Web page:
As a company that made it’s place by building cheap and affordable cars, it seems like a massive risk to be up marketing like this, but the company seems to be finding its way to achieve its goal.

We can see a massive improvement in the design of Hyundai’s premium cars these past few years. The Genesis’s introduction was a warm welcome, and the luxury redesign of the Equus has certainly not been a disappointment.

However, let’s not forget that as of right now, Hyundai’s i-range products are what the company is known for, hopefully Hyundai will not lose it’s position in economic car manufacturer in this transaction.



Company’s Ownership and running

Peugeot and Hyundai are both listed companies on the stock exchange market, so the shareholders  of the 2 companies are constantly changing, but as Both Peugeot and Hyundai remained a “family” business, the people up at the top who makes all the big decisions still carry the company’s name.

In terms of ownership,both companies have given up a lot of their shares to investors. Hyundai family has only retailed 26% shares of the company; the remaining 74% are from other investors with the majority 43% of it coming from foreign investors.


Peugeot have done a similar thing with their ownership of the business, having only maintained 25.4% of the company’s shares. The French government have also recently pumped more money into the business to fund its financial problems and have a good amount to the share of the company.


Ownership wise, the two company seems to be very similar, but in terms of the company’s running, they are in two very opposite situations.

Hyundai Motors is a fairly young company, the business has only been passed down by one generation, and the control of the company is still fairly closed off. As the chairman and the CEO of both Hyundai and Kia group is Chung Mong Koo, the company’s directions are predominately in his hands. If there is a conflict of interest into the running of the company, he is also in charge of the company’s board members, which gives him further control of company, even if other shareholders are not happy with the way the company is going.

Peugeot on the other hand, has been around for over 200 years and passed down many generations, the structure has been heavily diluted and the company has numerous CEOs and chairmans within the company. This means that there are more opinions thrown towards the direction of the company, and less predictable outcome of how companies will work.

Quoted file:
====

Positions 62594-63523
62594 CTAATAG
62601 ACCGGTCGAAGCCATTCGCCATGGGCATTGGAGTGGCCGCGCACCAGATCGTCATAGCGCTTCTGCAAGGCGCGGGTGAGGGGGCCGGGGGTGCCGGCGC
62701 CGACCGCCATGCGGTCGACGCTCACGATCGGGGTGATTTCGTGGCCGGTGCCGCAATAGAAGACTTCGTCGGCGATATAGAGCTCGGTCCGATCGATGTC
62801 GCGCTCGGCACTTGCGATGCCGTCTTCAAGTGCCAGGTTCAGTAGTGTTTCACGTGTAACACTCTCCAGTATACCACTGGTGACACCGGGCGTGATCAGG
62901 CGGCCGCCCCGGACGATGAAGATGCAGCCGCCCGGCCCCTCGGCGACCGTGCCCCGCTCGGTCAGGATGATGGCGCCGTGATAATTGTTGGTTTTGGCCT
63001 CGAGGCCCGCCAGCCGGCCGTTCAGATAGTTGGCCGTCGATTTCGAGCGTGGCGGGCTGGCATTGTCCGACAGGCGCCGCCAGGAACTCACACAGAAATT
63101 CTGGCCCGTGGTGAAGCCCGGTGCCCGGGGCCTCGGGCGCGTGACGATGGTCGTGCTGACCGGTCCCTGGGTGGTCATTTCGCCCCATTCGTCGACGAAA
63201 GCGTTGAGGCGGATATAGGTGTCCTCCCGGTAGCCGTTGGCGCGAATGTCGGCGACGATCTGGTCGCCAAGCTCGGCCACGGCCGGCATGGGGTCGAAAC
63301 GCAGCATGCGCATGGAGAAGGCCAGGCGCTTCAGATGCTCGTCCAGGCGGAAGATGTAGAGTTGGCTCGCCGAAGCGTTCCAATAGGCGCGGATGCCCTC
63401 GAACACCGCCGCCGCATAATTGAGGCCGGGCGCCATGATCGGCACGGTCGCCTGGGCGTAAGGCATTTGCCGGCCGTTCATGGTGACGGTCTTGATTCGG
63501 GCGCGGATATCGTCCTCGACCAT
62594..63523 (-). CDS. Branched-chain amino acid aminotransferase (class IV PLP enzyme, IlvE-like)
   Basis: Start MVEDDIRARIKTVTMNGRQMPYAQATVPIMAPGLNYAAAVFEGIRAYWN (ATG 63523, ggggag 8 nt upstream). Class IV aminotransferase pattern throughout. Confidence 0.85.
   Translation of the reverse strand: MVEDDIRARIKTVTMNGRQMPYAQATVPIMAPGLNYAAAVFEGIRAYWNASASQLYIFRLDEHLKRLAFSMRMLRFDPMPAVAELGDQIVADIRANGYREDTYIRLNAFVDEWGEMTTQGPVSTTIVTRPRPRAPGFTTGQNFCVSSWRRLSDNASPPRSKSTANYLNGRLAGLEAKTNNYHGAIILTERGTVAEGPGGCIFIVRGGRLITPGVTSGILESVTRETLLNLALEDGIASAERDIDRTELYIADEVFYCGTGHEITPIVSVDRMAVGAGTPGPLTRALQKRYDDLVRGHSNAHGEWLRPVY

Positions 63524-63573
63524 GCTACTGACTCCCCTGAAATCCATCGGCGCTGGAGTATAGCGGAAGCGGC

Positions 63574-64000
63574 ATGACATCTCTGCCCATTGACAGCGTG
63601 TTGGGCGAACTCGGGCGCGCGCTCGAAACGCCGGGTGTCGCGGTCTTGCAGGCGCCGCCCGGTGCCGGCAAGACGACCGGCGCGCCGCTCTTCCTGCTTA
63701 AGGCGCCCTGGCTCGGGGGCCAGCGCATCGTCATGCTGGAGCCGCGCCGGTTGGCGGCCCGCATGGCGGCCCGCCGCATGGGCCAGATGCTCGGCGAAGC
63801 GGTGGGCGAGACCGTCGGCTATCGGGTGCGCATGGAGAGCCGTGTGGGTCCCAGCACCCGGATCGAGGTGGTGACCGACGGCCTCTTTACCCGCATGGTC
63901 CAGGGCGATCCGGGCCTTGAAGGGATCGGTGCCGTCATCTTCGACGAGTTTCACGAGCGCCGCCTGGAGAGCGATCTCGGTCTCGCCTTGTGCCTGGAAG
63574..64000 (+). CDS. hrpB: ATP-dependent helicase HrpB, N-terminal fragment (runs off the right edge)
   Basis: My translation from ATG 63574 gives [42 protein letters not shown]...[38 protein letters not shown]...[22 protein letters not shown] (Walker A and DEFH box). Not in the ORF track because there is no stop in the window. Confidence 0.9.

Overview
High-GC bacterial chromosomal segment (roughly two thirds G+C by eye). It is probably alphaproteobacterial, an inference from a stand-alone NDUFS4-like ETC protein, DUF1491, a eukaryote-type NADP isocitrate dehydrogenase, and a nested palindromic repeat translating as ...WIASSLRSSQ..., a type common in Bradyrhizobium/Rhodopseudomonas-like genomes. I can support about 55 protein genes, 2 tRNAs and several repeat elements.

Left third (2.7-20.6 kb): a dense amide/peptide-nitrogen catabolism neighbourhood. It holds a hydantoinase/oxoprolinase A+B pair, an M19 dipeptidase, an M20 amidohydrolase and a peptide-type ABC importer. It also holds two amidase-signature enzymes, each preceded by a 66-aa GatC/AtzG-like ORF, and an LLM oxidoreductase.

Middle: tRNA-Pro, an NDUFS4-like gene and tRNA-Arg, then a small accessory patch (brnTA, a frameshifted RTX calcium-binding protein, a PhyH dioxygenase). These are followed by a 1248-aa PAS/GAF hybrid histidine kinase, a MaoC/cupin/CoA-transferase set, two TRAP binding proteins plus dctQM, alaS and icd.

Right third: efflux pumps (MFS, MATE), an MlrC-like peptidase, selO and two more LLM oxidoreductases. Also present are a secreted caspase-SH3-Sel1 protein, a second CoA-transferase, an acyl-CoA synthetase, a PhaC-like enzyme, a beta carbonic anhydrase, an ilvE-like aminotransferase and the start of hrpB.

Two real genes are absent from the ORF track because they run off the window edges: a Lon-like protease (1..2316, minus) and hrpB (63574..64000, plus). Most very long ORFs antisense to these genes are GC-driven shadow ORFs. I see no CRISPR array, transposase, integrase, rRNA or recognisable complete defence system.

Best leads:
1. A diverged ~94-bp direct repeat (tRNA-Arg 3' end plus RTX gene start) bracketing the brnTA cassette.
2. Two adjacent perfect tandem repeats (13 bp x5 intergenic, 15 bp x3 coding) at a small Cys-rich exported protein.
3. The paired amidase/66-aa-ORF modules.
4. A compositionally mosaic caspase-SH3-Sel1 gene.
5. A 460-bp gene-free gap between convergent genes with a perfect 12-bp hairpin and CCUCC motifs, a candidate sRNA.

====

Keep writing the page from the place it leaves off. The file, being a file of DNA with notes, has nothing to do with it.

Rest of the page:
In terms of subsidiaries, both companies are parent companies to numerous firms, most notably Kia and Citroën.

As of December 2011, Hyundai has 33.99% ownership of Kia Motors, making them the majority shareholder and have full control over the company. Peugeot also holds 31% of Citroën’s shares and have 48% voting rights, granting them full control over the company also. However, Peugeot and Citroën have a more separate identity than Hyundai with Kia.


Peugeot’s struggle

Peugeot is facing further finical struggle as shares drop down to €5.45; a new low for the company since 1986. Peugeot have approached the government in further borrowing of €7bn to try and rescue the company, but cash doesn’t come freely. What will Peugeot do in return?

Peugeot have already scrapped more than 10,000 jobs and a domestic plant to stem losses approaching €200m a month, while developing future vehicles with General Motors to deliver more savings in five years’ time.

Peugeot is not the only struggling automotive company, the decline in demands have affected other car giants such as ford, GM and Fiat.

The decline in demands could be linked to the increasing Asian automotive market. Also, cars are discretionary expenses to many individuals and this type of spending reduces in a recession as people tend to refrain from spending on luxury items while there is unemployment riskand decrease in wages.



Hyundai – Increasing profit

Hyundai continues its success and have increased its quarterly net profit by 13% to $2 billion.

Its July to September net profit rose to 2.17 trillion won ($1.9 million), above their market forecast and up on last year’s 1.92 trillion won.

Politics have also been kind to the South Korean based manufacturer. As the island dispute between China and Japan goes on, Japanese rivals have been hit with a  decrease in demands, which benefits Hyundai’s sales in China.